As for why, I think having a single indent for most code makes it easy to spot the label where they begin. Could be that I'm just used to this from C/C++ style anyway.

Some old assemblers I've used required all non-label lines to start with tab or space. The expected style there was flat, not using indents for structure, but it at least distinguishes labels from code very clearly.


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 Post subject: Re: 6502 coding style.
PostPosted: Mon Jan 01, 2018 7:12 pm 
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Sure, I put labels, and by extension outermost .proc and .scope uses, in the "no indent" group. And blocks of documentation.

But GradualGames seems to have put nothing in the "no indent" group


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 Post subject: Re: 6502 coding style.
PostPosted: Mon Jan 01, 2018 7:20 pm 
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Oh, I misinterpreted where the left edge of the text was in his example.

Though I suppose that reminds me a little of Java style where everything is in a class so it's common for all the member functions to have an extra layer of indent. (Or similarly python class style where indents are mandatory.)


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 Post subject: Re: 6502 coding style.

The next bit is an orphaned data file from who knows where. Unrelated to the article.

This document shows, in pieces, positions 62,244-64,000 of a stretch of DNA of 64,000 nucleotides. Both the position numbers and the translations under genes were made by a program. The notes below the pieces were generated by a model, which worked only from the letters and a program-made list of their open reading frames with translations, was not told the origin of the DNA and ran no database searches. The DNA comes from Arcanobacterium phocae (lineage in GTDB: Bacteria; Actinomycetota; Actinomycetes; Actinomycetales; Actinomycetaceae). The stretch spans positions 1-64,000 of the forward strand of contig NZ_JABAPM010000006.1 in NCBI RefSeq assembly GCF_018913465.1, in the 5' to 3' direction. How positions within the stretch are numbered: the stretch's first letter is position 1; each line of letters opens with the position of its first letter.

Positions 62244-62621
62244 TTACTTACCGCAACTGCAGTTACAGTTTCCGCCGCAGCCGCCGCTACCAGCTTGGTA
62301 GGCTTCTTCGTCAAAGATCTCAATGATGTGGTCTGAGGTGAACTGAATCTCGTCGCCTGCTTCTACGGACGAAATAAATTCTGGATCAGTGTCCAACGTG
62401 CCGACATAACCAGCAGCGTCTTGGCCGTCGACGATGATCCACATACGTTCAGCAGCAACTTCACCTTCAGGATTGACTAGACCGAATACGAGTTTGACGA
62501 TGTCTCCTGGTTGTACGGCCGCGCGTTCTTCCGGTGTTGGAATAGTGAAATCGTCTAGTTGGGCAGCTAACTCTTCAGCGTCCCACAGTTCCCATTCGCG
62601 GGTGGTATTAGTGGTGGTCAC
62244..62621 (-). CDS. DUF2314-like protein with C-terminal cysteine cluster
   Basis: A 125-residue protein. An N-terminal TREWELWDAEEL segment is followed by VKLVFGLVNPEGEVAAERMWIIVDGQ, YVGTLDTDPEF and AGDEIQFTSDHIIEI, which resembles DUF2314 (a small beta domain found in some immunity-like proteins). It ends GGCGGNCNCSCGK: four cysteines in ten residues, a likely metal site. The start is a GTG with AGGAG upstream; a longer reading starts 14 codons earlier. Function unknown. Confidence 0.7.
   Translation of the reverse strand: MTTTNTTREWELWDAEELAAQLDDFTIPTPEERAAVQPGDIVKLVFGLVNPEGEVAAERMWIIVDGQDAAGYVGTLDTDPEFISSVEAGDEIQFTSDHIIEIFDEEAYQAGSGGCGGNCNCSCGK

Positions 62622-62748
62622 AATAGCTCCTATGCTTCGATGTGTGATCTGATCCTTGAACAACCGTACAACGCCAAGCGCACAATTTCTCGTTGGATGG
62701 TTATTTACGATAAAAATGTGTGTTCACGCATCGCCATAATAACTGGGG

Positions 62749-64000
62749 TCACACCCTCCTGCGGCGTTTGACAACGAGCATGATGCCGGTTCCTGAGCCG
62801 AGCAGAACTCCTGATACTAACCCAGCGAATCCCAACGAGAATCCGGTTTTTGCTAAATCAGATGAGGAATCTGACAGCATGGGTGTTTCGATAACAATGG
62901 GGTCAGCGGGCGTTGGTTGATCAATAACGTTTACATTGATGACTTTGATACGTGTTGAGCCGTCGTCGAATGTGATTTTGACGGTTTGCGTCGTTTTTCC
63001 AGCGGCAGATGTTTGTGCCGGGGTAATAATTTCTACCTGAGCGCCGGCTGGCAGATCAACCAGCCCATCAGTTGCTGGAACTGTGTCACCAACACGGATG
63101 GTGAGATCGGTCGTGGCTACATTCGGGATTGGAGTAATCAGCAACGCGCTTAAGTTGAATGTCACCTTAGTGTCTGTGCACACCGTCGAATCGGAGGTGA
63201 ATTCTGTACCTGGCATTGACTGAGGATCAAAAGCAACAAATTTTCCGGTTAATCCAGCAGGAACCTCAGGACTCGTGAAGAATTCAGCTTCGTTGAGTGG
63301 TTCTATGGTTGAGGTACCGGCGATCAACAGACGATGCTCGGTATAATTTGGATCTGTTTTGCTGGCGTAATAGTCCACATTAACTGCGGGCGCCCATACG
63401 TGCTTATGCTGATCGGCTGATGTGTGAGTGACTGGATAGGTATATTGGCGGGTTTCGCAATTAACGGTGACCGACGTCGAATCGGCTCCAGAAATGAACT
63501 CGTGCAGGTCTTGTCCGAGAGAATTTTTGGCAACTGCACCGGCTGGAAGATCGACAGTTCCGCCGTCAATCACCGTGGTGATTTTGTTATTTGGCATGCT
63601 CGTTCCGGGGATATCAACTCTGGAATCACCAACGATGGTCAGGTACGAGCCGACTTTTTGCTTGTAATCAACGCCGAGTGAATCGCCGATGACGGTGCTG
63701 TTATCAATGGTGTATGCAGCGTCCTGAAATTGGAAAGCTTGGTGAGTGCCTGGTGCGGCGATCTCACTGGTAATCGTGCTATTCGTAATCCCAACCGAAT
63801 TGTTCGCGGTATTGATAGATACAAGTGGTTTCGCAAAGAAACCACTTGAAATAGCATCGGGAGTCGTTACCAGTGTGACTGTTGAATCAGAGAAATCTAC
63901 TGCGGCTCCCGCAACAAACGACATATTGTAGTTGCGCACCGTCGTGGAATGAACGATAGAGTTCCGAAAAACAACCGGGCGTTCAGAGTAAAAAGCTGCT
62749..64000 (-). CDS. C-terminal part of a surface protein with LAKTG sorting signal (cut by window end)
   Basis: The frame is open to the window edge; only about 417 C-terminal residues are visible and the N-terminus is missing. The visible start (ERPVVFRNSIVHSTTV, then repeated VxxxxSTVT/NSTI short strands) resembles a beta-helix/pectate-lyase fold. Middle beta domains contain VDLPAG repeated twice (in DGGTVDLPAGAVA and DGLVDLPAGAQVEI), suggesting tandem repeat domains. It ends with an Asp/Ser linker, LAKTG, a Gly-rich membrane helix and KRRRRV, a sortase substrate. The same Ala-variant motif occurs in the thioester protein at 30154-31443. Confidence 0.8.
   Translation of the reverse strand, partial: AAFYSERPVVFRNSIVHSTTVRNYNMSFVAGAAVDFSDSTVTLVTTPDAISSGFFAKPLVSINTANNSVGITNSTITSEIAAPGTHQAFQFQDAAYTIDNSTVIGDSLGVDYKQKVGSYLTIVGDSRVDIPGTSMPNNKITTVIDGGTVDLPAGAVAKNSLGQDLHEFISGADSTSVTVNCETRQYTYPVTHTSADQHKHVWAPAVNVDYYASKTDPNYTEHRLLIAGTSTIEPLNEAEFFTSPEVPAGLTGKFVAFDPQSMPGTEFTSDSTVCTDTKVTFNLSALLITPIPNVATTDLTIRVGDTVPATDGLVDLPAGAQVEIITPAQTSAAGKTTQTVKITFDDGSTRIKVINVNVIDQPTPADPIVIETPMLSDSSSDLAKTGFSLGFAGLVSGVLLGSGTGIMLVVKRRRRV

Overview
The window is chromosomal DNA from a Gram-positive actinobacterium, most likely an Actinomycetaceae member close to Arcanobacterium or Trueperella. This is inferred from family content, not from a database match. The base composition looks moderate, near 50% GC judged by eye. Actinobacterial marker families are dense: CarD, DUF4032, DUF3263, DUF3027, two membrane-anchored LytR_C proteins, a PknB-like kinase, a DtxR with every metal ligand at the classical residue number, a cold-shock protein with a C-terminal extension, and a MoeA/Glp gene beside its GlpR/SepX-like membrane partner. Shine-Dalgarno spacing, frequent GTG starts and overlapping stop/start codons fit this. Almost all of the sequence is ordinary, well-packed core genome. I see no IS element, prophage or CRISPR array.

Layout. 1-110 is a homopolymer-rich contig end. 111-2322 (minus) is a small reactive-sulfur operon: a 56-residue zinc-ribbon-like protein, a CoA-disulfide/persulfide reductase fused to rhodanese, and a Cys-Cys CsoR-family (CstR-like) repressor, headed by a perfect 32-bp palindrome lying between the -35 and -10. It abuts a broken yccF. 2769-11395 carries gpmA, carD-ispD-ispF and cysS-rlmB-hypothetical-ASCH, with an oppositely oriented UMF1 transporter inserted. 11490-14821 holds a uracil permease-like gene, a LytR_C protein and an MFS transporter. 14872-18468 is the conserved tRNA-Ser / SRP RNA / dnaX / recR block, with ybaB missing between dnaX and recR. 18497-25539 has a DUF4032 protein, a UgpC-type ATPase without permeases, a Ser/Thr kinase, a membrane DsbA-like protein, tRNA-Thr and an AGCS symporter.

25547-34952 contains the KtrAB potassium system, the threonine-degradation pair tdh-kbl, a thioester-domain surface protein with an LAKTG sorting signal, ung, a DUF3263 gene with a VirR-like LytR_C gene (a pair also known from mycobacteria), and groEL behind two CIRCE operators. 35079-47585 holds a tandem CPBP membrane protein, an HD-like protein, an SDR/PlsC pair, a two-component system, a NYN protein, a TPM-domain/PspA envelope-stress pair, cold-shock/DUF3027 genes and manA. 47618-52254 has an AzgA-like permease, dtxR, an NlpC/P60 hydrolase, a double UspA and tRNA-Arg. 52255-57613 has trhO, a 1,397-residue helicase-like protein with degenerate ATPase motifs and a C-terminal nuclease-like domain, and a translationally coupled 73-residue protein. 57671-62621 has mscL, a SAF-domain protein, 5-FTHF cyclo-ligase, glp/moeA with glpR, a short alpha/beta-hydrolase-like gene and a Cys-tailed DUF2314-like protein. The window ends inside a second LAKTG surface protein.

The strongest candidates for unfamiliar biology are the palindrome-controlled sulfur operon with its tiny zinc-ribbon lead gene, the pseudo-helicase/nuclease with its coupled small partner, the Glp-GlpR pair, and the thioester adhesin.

PostPosted: Mon Jan 01, 2018 9:42 pm 
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Mine is similar regarding indentation. I've seen people indent only one space for a loop or condition, and it just looks sloppy, like they did a poor job of lining things up when they meant to. Three or four works much better. I do like to put at least two spaces between words though, to make the separation stand out better when there are labels with an underscore character in them.

Apparently an assembler that's common on this forum requires labels to be on their own lines with no code on the same line. I sure don't like that requirement.

I try to use vertical alignment for maximum benefit in visual factoring. For example, even if grouped labels for EQUates or variables are of different lengths, vertically align the directives that follow them, so

Code:
TIMER: DFS 4
PHI_ACCUM: DFS 2
INC_RATE: DFS 2
THRESH_INC: DFS 2
ALT_TM: DFS 2
ALT_INTERVAL: DFS 2
PORTA_REC: DFS 1

becomes:

Code:
TIMER:         DFS  4    ; <comments>
PHI_ACCUM:     DFS  2    ; <comments>
INC_RATE:      DFS  2    ; <comments>
THRESH_INC:    DFS  2    ; <comments>
ALT_TM:        DFS  2    ; <comments>
ALT_INTERVAL:  DFS  2    ; <comments>
PORTA_REC:     DFS  1    ; <comments>

which is much more readable. ("DFS" in the C32 assembler stands for "DeFine Storage," ie, a RAM variable, allotting as many bytes to it as the number following the "DFS" says.)

An hour-long video about the oberon language has a couple of quotes I really liked (at around 36 minutes into in, give or take):
  • Programs must not be regarded as code for computers, but as literature for humans.
  • Reducing size and complexity is the triumph.

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 Post subject: Re: 6502 coding style.
PostPosted: Tue Jan 02, 2018 3:41 am 
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Quote:
Anyone else care to share thoughts on 6502 coding style?

I do more or less the same than you,a good indentation is for me the way to go for a really redable 6502 code .